Amy Wack, poetry editor, retires from Seren after thirty years, she will be sorely missed but what a legacy she leaves, no less than three books to review here. First, Kim Moore’s second collection, “All the Men I Never Married”, which is both devastating and terribly well written. Poems are numbered instead of titled, but are listed on the content page by their first lines, which reads like a poem in itself.
The choice not to give titles to the poems is interesting and shows a degree of confidence and faith in the poems to speak for themselves. It also serves as a kind of depersonalization that reflects the experiences of the women the poems describe and allows for flow from one poem to another.
A prologue poem “We come under cover of darkness” introduces the themes of the collection: conditioning girls, subjugation and silence of women and how we no longer take it. This poem is a tour de force, a war cry:
‘There will be riots, / we take away everything we know about the silence / returning from the forests and towers.‘
Written in italics, this poem reads like a spoken monologue, just like poem number 6, “That a man approached you in a nightclub.” Each line of this poem begins with “It”, a repeat that illustrates the onslaught of violence against women, this is a perfect example of form reflecting content.
Moore’s full range of poetic talents is on display here, she experiments, uses white space on the page to the fullest, there are prose poems and an erasure poem. There is joy in the darkness as in the poem 34 “I tie the microphone to the bell of my trumpet”:
‘at the Haymarket Theater he taught me to watch the conductor
to mark the games with benchmarks run to the bar and save his place
noted if in doubt, detonate and no uncertain trumpet
that you could do something that you loved and experience ‘
If this collection of poetry were a concert it would be a virtuoso performance deserving a standing ovation, bravo Kim Moore.
Polly Atkin’s second collection, “Much With Body”, is a piece to spend time with. What makes it so brilliant are the layers of the poems that come to light over the course of multiple readings. For example, “Hunting the Stag” can be read as a poem about nature, human interference in the ecosystem, limitations, and craving. It also reads like an ars poetica:
“He is higher than you can walk today, or deeper.
You can’t make it come to you.
Not the big deer with his rustling mane not even
the little deer with its sapling antlers. ‘
Atkin is a poet who has a perfect command of language and line, her poems command the page so the reader knows they are in good hands. No more than in “Dark Hedges / Barbed Wire”:
“Dark hedges ooze, spikes of rust weep, twists of rust grow
through their skin like fences are supposed to. Dark hedges
cry sticky black tears, manifest painful red letters on their beehive skin ‘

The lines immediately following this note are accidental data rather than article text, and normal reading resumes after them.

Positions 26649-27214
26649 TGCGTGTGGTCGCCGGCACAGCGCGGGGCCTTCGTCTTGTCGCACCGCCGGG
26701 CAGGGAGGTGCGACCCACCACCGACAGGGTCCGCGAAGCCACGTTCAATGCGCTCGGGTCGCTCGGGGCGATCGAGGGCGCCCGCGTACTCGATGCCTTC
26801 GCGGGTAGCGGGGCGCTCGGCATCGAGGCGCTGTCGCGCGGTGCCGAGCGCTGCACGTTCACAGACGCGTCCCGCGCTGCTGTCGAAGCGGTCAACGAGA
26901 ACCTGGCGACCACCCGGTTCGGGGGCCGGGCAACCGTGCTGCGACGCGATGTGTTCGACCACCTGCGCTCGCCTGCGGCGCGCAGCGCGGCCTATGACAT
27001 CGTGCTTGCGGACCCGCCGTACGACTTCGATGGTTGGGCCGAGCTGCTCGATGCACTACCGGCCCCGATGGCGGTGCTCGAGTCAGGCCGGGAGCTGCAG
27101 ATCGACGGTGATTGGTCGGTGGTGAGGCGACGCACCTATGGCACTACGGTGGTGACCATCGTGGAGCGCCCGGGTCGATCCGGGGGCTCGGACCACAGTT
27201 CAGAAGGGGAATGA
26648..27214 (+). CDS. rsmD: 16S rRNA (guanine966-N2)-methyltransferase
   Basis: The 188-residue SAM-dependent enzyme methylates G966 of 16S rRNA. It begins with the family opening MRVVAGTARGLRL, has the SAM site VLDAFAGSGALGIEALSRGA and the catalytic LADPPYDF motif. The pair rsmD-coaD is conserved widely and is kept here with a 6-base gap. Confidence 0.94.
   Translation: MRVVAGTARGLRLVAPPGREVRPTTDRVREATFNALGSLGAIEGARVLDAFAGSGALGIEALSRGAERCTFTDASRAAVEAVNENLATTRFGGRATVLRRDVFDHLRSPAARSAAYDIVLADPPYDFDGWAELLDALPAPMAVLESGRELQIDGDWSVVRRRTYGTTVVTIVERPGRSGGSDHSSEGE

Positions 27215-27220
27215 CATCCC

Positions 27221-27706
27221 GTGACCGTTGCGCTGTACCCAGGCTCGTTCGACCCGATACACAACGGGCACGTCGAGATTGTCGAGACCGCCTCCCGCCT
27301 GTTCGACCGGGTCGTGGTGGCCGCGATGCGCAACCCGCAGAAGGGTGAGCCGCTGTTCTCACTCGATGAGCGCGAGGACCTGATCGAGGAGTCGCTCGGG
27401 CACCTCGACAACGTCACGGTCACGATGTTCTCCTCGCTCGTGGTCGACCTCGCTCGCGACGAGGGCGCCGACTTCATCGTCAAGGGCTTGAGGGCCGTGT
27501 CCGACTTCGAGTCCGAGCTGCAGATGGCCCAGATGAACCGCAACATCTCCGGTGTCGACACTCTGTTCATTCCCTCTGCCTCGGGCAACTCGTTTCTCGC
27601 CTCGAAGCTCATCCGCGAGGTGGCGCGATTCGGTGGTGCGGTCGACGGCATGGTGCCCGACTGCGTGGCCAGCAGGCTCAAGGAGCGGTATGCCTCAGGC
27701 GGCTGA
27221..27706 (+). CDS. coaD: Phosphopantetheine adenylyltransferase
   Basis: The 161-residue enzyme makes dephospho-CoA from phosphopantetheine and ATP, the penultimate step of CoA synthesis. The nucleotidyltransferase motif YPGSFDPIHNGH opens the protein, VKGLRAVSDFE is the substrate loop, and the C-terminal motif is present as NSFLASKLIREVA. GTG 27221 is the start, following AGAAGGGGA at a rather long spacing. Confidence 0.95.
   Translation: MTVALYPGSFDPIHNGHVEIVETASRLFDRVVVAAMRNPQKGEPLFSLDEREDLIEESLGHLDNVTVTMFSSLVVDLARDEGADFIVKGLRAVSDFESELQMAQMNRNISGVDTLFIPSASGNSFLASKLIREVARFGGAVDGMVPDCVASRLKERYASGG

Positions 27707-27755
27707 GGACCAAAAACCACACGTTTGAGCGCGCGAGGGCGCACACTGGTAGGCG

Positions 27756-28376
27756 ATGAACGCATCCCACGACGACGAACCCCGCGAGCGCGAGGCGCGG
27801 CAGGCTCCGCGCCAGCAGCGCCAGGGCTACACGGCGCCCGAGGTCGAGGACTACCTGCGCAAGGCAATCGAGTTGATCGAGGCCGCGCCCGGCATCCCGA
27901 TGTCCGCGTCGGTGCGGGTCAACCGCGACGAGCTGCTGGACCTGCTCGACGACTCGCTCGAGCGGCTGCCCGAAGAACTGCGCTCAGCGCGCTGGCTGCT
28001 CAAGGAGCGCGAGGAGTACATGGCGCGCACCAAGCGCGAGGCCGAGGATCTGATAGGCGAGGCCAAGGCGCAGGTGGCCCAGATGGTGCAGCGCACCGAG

There are touches of humor throughout the collection which is rare in poetry and difficult to do well but Atkin does it so well, as in ‘Notes from a transect’: ‘There are people against the beaver . They never specify which beaver. It takes a great poet to go from writing an experimental poem “Rain” which is part of a sequence of poems found in Dorothy Wordsworth’s journals to a poem titled “Your ex-first love is a guru of Internet, and that’s what it says. “Fabulous. This collection is a keeper, I cannot recommend it highly enough.
‘We Have to Leave the Earth’ is Carolyn Jess-Cooke’s third collection and her experience shows. She uses white space on the page like no one else, especially in the opening sequence “Songs for the Arctic”. There is not a word lost in this section and everyone is entitled to a landing spot with a space around it, echoing the landscape it describes, as in “Hammerfest Storm”:
‘Sea working his tools
to a skin the vessel akilter ‘
The second section gives a more personal note with poems about ancestors, parents, children and two of the best poems I have ever read on depression, “Sagittarius A *” and “Birdsong for a Breakdown”: “Because that I had swam a thousand miles in the tar / uphill, and the tar crept into my ears and ate the memory // of the sound ‘.
‘The House of Rest’ is a sequence of poems based on the life of Josephine Butler, a feminist activist from the 19e century. These are deeply touching poems that evoke the appalling conditions of women at the time:
‘The matron pushes me into one of the dilapidated huts
outside the workshop,
her hands shake as she turns the key in the lock. (What he picks from Oakum)
and “The quiet girls”:
“Children and women are forcibly subjected
on a brutal exam – tied up, gagged, feet
in stirrups, metal speculum – in the name of
fight against venereal diseases. Many have died;
Butler was instrumental in overturning the Communicable Diseases Act of 1869 which permitted such barbaric examinations, and Carolyn Jess-Cooke’s poems bring Butler back to the light to which she belongs.
Poetry brochures serve as an introduction to the work of an emerging poet, a taste of what is to come. Laura Wainwright’s ‘Air and Armor’, published by Green Bottle Press, is a booklet of twenty-two poems supported by Literature Wales. They are beautifully weighed and crafted poems about place, the natural world, relationships, and motherhood. He is a poet in love with language and his music:
‘I’ll grant every bone to winter
forked steel hits the year of hardening
vibrations of migrating wings
sound note of a frost star ‘(In the winter)
‘Trying to settle,
I am disturbed by the dust,
on a salty road. (Night vision)
Wainwright is a seriously talented poet who has found her unique voice, I can’t wait to hear what she says next.